On Thursday, July 20th, at 6pm, join Massy Arts, Massy Books and Tin House for the West Coast launch of Jane Wong’s “blazing, lyrical” memoir, Meet Me Tonight in Atlantic City. Jane will be joined by guest readers Britt McGillivray and Adèle Barclay.
In what Elissa Washuta calls “a perfect and glimmering book”, Meet Me Tonight in Atlantic City is a resounding love song of the Asian American working class, a portrait of how we become who we are, and a story of lyric wisdom to hold and to share.
This project has been made possible by the Government of Canada. Ce projet a été rendu possible grâce au gouvernement du Canada.
About the Book:
Meet Me Tonight in Atlantic City (TinHouse, 2023)
An incandescent, exquisitely written memoir about family, food, girlhood, resistance, and growing up in a Chinese American restaurant on the Jersey shore.
In the late 1980s on the Jersey shore, Jane Wong watches her mother shake ants from an MSG bin behind the family’s Chinese restaurant. She is a hungry daughter frying crab rangoon for lunch, a child sneaking naps on bags of rice, a playful sister scheming to trap her brother in the freezer before he traps her first. Jane is part of a family staking their claim to the American dream, even as this dream crumbles. Beneath Atlantic City’s promise lies her father’s gambling addiction, an addiction that causes him to disappear for days and ultimately leads to the loss of the restaurant.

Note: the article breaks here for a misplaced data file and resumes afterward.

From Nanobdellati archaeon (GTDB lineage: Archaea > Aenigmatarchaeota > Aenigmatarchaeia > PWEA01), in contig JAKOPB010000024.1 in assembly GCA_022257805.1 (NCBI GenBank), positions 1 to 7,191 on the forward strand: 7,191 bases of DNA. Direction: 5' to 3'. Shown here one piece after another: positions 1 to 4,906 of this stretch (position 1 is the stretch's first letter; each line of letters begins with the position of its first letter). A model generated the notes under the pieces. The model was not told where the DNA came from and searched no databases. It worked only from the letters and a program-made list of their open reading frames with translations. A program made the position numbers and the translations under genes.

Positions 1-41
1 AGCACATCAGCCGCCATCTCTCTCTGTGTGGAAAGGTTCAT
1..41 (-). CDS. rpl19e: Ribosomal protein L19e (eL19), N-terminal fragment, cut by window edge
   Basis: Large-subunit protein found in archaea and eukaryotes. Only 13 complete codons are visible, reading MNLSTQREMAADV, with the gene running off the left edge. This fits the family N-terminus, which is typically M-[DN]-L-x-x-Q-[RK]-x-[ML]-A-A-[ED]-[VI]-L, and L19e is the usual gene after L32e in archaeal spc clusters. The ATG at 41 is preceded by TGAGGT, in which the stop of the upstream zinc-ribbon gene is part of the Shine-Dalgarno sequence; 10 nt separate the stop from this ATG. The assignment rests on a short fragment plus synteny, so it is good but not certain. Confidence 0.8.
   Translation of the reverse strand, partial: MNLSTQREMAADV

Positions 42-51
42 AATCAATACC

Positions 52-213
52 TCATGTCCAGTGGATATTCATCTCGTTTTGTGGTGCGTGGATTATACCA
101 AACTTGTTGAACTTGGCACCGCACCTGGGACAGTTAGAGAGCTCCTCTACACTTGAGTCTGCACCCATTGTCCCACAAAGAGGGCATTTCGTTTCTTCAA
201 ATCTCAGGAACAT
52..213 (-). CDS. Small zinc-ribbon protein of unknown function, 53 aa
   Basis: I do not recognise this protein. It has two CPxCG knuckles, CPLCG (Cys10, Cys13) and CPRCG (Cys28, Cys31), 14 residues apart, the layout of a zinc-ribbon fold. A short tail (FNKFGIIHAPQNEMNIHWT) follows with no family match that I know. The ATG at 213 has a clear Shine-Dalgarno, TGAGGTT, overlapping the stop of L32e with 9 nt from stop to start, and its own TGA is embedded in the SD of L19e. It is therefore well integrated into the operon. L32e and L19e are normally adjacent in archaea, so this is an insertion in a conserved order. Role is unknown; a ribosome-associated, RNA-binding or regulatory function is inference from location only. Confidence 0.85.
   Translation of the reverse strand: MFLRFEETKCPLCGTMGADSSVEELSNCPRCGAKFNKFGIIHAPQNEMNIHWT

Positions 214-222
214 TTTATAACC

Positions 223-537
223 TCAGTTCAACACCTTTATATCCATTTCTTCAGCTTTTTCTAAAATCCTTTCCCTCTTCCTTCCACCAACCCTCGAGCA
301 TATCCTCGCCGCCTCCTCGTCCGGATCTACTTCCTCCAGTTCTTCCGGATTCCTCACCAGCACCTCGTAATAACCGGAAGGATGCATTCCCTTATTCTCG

In her debut memoir, Jane Wong tells a new story about Atlantic City, one that resists a single identity, a single story as she writes about making do with what you have—and what you don’t. What does it mean, she asks, to be both tender and angry? What is strength without vulnerability—and humor? Filled with beauty found in unexpected places, Meet Me Tonight in Atlantic City is a resounding love song of the Asian American working class, a portrait of how we become who we are, and a story of lyric wisdom to hold and to share.
About the Author:
Jane Wong is the author of a memoir, Meet Me Tonight in Atlantic City (Tin House, 2023), and two collections of poetry: How to Not Be Afraid of Everything (Alice James, 2021) and Overpour (Action Books, 2016). She is an associate professor of creative writing at Western Washington University and lives in Seattle.
With Guest Readers:
Britt McGillivray is a poet, editor, and non-fiction writer from the Pacific Northwest. Born in Vancouver, BC (unceded territory of the Tsleil-Waututh, Squamish, and Musqueam Nations), they run writing retreats on Orcas Island, WA, and spend their time between Vancouver and Seattle. Britt is finishing their first novel.
Adèle Barclay’s (she/they) poetry, fiction, and essays have appeared in The Walrus, The Tyee, The Pinch, Heavy Feather Review, glitterMOB, PRISM, Cosmonauts Avenue and elsewhere. She is the recipient of the 2016 Lit POP Award, The Walrus’ 2016 Readers’ Choice Award for Poetry and The Fiddlehead’s 2022 Fiction Prize. Their debut poetry collection, If I Were in a Cage I’d Reach Out for You won the 2017 Dorothy Livesay Poetry Prize. Her second collection, Renaissance Normcore was nominated for the Pat Lowther Memorial Award and the ReLit Award and placed third for the 2020 Fred Cogswell Award. Excerpts from their memoir-in-progress Black Cherry have been published in Impact: Women Writing After Concussion, This Magazine, and The Puritan and have been nominated for creative nonfiction prizes by The Fiddlehead and The Malahat.